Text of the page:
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$$y = ax^2 + bx + c$$

which is tangent at the origin with the line $y=x$, It is also tangential with the line $y=2x + 3$. Determine the function! Draw a figure!

My main question is this solvable? I am doubtful?

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What have you tried to do? Can you turn the two conditions on the function $y = ax^2 + bx + c$ into conditions on $a,b,c$? The first condition determines $b$ and $c$. Now you only have $a$ left to figure out, and for that you'll need the second condition. – t.b. May 21 '11 at 15:15
Yes, I've got b and c. b = 1 and c = 0 a = pain in my ass? We need a second condition to solve it right? – aka May 21 '11 at 15:21
@aka: It is solvable, using tools that you possess. – André Nicolas May 21 '11 at 15:37
How? so far I got the function: y = ax^2 + x and we know that it tangetial with the line y = 2x + 3, thus in which point we dont know. So if i put these to against eachother ax^2 + x = 2x + 3 we get: a = (3/ X^2-x) So our function becomes y = (3x^2)/(x^2-x) + x Is this right? – aka May 21 '11 at 15:48
Many thanks for your help, Américo and Chandru.... I got it right know! Had even forgotten the equation of tangential! Once again thank you! – aka May 21 '11 at 19:05

This is the Graph of $f(x)= -\frac{1}{5}x^{2}+x$ which I graphed using KmPlot. The figure should give you an intuitive idea of how to go about solving.

  • The Green line is $y=2x+3$.

  • The Blue line is $y=x$.

If the line $y=2x+3$ and the parabola $y=ax^{2}+bx+c$ are going to be tangent at a given point then their slopes are equal. Let's find that out. Slope of line $y=2x+3$ is $2$ and we have $$2 = \frac{dy}{dx} = 2ax+1$$ So you have $x=\frac{1}{2a}$. Also we have \begin{align*} 2x+3 & = ax^{2} + x \end{align*} which says that $$2 \times \frac{1}{2a} + 3 = a \times \frac{1}{4a^{2}} + \frac{1}{2a}=\frac{3}{4a}$$ From this we have $$\frac{1}{a} -\frac{3}{4a} = -3 \Longrightarrow a=-\frac{1}{12}$$

enter image description here

This is for the value $a=-\frac{1}{3}$ enter image description here

This is for the value $a=-\frac{1}{7}$. enter image description here

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Who should this help? and how did you get -1/5 ? Could you show me step by step how solve or give me a hint? – aka May 21 '11 at 16:01
@aka: Please note that as you decrease the value of $a$ the parabola becomes closer to the line $y=2x+3$ – user9413 May 21 '11 at 16:04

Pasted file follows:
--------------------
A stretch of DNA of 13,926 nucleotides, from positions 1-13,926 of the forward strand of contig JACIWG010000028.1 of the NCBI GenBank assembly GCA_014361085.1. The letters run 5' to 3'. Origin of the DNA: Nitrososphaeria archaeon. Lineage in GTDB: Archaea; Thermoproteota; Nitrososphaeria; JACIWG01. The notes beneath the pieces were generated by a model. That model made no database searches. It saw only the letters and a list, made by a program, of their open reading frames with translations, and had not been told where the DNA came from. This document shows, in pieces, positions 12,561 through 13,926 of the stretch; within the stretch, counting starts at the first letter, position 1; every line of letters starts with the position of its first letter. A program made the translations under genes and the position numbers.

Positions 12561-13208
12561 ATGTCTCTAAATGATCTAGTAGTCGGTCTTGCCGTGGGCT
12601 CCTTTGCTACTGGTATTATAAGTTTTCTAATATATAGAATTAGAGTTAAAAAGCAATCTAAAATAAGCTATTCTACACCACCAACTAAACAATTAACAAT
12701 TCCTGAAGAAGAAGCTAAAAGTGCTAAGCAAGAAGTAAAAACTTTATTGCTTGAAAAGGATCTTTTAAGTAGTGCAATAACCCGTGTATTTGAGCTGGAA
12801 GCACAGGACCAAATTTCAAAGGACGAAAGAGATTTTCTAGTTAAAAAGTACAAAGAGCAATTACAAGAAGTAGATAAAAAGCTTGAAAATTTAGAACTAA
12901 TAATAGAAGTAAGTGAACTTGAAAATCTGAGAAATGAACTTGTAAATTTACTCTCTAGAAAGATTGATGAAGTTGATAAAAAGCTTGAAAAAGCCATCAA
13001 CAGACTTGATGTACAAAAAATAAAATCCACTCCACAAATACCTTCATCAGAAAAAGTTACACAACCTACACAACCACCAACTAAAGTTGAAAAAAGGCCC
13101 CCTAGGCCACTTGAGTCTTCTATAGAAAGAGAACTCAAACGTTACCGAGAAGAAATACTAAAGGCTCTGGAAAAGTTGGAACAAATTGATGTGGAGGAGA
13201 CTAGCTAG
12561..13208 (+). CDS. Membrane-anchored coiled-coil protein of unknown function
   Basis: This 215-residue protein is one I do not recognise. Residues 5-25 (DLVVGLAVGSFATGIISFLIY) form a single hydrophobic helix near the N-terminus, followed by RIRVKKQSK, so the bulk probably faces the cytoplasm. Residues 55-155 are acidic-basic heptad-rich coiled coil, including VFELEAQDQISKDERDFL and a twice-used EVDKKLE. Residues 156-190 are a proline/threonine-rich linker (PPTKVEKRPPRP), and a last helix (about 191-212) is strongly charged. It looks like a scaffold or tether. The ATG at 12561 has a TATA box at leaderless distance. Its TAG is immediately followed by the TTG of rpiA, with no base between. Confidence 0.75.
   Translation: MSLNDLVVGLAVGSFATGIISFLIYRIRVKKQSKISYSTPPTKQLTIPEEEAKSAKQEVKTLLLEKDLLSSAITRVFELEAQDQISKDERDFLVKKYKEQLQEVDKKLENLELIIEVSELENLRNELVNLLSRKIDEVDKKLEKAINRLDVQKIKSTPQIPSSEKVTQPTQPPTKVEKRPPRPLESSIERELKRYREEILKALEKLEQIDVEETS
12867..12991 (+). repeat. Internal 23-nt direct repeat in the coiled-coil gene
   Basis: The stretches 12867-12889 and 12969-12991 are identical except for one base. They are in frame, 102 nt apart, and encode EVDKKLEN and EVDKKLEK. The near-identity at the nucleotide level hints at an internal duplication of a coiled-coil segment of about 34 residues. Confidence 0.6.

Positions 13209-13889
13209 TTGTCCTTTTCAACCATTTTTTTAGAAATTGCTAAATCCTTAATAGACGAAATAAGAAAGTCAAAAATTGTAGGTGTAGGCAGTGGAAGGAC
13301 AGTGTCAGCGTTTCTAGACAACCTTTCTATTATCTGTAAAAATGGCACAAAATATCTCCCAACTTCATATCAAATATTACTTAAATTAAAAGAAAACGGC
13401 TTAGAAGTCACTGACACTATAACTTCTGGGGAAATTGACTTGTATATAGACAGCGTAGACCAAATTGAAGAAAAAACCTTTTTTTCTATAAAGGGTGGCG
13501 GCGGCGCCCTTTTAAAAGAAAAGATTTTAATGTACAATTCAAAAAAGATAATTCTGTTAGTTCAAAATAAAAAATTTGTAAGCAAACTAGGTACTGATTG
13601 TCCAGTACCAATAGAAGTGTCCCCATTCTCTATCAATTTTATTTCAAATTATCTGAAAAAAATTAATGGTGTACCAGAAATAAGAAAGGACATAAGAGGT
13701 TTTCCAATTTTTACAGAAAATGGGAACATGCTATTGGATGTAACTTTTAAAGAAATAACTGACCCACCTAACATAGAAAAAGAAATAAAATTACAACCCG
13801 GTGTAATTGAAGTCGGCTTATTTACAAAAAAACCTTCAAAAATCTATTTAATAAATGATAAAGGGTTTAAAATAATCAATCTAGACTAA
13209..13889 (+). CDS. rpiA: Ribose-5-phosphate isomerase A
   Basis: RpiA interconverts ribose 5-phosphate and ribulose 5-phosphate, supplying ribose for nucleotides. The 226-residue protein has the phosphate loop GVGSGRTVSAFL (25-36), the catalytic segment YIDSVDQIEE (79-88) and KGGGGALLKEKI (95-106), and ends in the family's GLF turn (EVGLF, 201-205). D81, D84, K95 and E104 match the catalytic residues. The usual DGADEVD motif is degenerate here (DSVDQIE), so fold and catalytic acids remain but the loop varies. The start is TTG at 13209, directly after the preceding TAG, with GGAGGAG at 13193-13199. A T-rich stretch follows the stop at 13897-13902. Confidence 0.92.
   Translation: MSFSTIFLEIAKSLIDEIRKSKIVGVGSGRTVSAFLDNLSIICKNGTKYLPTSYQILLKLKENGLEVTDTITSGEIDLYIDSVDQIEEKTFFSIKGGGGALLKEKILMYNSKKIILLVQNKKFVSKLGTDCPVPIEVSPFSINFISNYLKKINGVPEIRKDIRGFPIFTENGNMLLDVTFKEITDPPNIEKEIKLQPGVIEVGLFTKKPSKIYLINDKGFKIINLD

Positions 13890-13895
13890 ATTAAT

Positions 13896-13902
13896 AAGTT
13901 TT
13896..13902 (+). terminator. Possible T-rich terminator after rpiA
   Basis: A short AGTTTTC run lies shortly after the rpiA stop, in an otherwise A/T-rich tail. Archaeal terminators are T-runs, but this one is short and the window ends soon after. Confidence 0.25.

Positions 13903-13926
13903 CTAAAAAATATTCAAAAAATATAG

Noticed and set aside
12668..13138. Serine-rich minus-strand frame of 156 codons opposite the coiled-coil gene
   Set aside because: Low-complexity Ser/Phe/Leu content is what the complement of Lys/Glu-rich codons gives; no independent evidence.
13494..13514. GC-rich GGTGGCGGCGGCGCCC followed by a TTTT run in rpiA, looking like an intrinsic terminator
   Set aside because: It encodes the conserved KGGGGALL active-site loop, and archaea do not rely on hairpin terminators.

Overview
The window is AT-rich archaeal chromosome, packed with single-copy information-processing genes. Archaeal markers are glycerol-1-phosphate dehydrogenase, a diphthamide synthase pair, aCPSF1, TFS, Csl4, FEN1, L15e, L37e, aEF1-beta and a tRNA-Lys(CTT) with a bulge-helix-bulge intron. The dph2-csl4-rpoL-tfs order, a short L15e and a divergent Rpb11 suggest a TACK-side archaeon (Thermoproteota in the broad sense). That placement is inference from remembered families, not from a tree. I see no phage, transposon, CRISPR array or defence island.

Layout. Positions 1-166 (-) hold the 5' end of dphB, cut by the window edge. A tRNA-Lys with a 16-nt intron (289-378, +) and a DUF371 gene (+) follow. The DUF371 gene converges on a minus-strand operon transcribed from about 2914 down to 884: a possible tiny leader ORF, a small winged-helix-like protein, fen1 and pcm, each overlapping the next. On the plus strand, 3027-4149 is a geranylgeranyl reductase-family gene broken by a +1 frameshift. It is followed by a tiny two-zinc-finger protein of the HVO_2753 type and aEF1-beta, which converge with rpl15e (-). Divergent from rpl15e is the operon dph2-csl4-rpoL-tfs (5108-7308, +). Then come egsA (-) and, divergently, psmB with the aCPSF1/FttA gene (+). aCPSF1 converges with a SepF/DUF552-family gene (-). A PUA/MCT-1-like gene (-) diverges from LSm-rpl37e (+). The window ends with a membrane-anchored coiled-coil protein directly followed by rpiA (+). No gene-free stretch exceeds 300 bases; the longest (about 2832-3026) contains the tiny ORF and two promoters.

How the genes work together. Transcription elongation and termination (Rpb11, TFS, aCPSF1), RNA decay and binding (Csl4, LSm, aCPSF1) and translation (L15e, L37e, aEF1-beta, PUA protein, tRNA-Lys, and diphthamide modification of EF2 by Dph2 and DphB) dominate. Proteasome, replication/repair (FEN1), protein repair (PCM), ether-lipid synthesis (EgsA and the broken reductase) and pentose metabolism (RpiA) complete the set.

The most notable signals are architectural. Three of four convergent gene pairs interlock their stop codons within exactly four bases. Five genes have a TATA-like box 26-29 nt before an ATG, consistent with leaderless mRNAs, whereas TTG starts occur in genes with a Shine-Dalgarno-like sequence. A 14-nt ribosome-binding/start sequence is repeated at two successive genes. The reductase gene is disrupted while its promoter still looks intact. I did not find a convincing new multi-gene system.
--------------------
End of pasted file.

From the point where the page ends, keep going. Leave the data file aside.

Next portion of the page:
Meaning smaller a is, the closer to our function y = 2x + 3 – aka May 21 '11 at 16:09
@aka: Also, i think you need a point at which the line $2x+3$ is tangential to the given parabola. – user9413 May 21 '11 at 16:10
@aka: Exactly. I shall add another picture. – user9413 May 21 '11 at 16:10

Your problem is now that you have $y = ax^2 + x$ tangential to $y = 2x + 3$. This means you have some number $n$ where $an^2 + n = 2n + 3$ (they meet at a point) and $2an + 1 = 2$ (they meet tangentially).

You have two equations and two unknowns; I'm sure you can solve from here.

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That you are saying is that in one point x, the two functions are equal! Which gives us (after a bit math) a = 3/ (X^2-x) there for our funktion will be: y = (3x^2)/(x^2-x) + x – aka May 21 '11 at 16:06
Except $a$ is not a function in terms of $x$; it is a number. – Hans Parshall May 21 '11 at 16:13
The one point $x_0$ where the two functions are equal is also a number; you need to solve for both this and $a$ to complete the problem. – Hans Parshall May 21 '11 at 16:14
In my experience, it is dangerous for students to use $x$-like notation for the point of tangency with $y=2x+3$. The probability of success is greater if we let the point of tangency be $(c, 2c+3)$. – André Nicolas May 21 '11 at 16:19
@aka: I plotted here the graph corresponding to Hans Parshall's solution… (If there is any error, the fault is mine). – Américo Tavares May 21 '11 at 16:28

Note: The method below is very similar to my answer to the question "Find equation of quadratic when given tangents?".

Since the derivative of $y=f(x)=ax^{2}+bx+c$ is $f^{\prime }(x)=2ax+b$, the equations of the tangents to the graph of $f(x)$ at points $(x_{i},f(x_{i}))$, with $i=1,2$ are

$$\begin{eqnarray*} y &=&f^{\prime }(x_{i})x-f^{\prime }(x_{i})x_{i}+f(x_{i}) \\ &=&\left( 2ax_{i}+b\right) x-\left( 2ax_{i}+b\right) x_{i}+ax_{i}^{2}+bx_{i}+c. \end{eqnarray*}$$

One of the points is $(x_{1},f(x_{1}))=(0,0)$. As the equation of the tangent at $(0,0)$ is $y=x$ we must have

$$bx+c\equiv x.$$

Comparing coefficients we get $b=1,c=0$. Hence $f(x)=ax^{2}+x$. Similarly for the tangent at $(x_{2},f(x_{2}))$ we must also have

$$\left( 2ax_{2}+1\right) x-\left( 2ax_{2}+1\right) x_{2}+ax_{2}^{2}+x_{2}\equiv 2x+3.$$

Comparing again coefficients, we get the following system in $a$ and $x_2$, which enables us to find $a$:

$$\left\{ \begin{array}{c} 2ax_{2}+1=2\qquad\qquad\qquad \\ -\left( 2ax_{2}+1\right) x_{2}+ax_{2}^{2}+x_{2}=3.% \end{array}% \right. $$

From the first equation we get $x_{2}=1/(2a)$, which by substitution in the second equation gives $a=-1/12$.

Therefore the quadratic equation $y=f(x)$ is


Below is the graph of $y=f(x)$ together with its two tangents at points $(0,0)$ and $(-6,-9)$.

enter image description here

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This method is very similar to this answer of mine… to the question "Find equation of quadratic when given tangents?"… – Américo Tavares May 21 '11 at 17:47
Using your's I got my algebraic solution. Thanks – user9413 May 21 '11 at 18:24
@Chandru: You are welcome! – Américo Tavares May 21 '11 at 18:31
Oh, No problem. +1 for your answer. – user9413 May 21 '11 at 18:32

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